smothered by this stagnant heat, he said, he was
confident that in a very few days he would be able
to come up on deck and help me.

While he was speaking I trembled lest this effort
of energy should leave him lifeless before my eyes.
But I cannot deny that there was something com-
forting in his willingness. I made a suitable
reply, but pointed out to him that the only thing
that could really help us was wind--a fair wind.

He rolled his head impatiently on the pillow.
And it was not comforting in the least to hear him
begin to mutter crazily about the late captain, that
old man buried in latitude 8 d 20', right in our way
--ambushed at the entrance of the Gulf.

"Are you still thinking of your late captain, Mr.
Burns?" I said. "I imagine the dead feel no animos-
ity against the living. They care nothing for them."

"You don't know that one," he breathed out

"No. I didn't know him, and he didn't know
me. And so he can't have any grievance against
me, anyway."

"Yes. But there's all the rest of us on board," he

I felt the inexpugnable strength of common sense
being insidiously menaced by this gruesome, by
this insane, delusion. And I said:

"You mustn't talk so much. You will tire yourself."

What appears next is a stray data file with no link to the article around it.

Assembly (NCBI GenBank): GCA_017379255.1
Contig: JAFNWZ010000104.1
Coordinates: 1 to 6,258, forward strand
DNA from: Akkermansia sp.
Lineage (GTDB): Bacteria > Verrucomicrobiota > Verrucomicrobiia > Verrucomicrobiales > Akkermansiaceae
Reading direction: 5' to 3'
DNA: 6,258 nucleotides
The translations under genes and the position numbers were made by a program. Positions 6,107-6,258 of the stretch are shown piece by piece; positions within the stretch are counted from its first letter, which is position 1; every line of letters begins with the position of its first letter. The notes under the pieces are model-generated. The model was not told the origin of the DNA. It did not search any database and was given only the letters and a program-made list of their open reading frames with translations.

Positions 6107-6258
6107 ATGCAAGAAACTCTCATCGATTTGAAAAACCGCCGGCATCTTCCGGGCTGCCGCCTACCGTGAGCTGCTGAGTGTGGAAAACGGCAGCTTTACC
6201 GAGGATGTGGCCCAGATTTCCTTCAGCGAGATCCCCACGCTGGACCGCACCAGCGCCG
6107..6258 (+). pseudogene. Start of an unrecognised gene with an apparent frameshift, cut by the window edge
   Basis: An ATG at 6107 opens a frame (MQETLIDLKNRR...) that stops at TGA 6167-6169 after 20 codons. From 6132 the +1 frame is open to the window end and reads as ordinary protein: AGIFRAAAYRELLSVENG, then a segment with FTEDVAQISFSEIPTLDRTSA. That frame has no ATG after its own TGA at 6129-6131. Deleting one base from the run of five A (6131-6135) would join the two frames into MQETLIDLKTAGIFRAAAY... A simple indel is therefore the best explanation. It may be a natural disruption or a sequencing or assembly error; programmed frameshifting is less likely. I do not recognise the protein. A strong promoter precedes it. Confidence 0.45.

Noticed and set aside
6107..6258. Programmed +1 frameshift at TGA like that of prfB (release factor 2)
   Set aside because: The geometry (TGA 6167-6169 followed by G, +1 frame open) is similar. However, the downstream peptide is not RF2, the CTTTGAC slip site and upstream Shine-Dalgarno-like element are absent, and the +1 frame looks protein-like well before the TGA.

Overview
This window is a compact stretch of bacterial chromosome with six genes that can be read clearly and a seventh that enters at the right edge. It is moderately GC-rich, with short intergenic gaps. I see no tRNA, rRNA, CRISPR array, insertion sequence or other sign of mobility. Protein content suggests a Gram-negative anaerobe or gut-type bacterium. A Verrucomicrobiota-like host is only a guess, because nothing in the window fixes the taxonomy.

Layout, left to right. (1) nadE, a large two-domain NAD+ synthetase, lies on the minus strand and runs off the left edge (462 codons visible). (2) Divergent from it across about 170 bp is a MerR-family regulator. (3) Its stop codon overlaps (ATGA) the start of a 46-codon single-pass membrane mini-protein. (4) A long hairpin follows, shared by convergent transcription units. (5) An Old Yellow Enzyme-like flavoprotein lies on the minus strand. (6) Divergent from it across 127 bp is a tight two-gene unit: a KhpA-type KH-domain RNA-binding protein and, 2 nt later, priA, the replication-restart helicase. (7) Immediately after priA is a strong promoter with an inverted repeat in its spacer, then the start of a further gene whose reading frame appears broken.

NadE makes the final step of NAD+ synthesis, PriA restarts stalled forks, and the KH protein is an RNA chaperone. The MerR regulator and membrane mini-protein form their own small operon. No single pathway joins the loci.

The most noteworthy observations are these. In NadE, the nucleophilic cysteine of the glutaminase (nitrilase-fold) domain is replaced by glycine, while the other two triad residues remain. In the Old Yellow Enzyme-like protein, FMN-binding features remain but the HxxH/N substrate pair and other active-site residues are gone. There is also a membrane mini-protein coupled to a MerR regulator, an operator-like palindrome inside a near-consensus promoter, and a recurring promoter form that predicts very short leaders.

"And there is the ship herself," he persisted in a whisper.

"Now, not a word more," I said, stepping in and
laying my hand on his cool forehead. It proved to
me that this atrocious absurdity was rooted in the
man himself and not in the disease, which, ap-
parently, had emptied him of every power, mental
and physical, except that one fixed idea.

I avoided giving Mr. Burns any opening for con-
versation for the next few days. I merely used to
throw him a hasty, cheery word when passing his
door. I believe that if he had had the strength he
would have called out after me more than once.
But he hadn't the strength. Ransome, however,
observed to me one afternoon that the mate
"seemed to be picking up wonderfully."

"Did he talk any nonsense to you of late?" I
asked casually.

"No, sir." Ransome was startled by the direct
question; but, after a pause, he added equably:
"He told me this morning, sir, that he was sorry he
had to bury our late captain right in the ship's
way, as one may say, out of the Gulf."

"Isn't this nonsense enough for you?" I asked,
looking confidently at the intelligent, quiet face on
which the secret uneasiness in the man's breast
had thrown a transparent veil of care.

Ransome didn't know. He had not given a
thought to the matter. And with a faint smile he
flitted away from me on his never-ending duties,
with his usual guarded activity.

Two more days passed. We had advanced a
little way--a very little way--into the larger space
of the Gulf of Siam. Seizing eagerly upon the
elation of the first command thrown into my lap,
by the agency of Captain Giles, I had yet an uneasy
feeling that such luck as this has got perhaps to be
paid for in some way. I had held, professionally, a
review of my chances. I was competent enough
for that. At least, I thought so. I had a general
sense of my preparedness which only a man pur-
suing a calling he loves can know. That feeling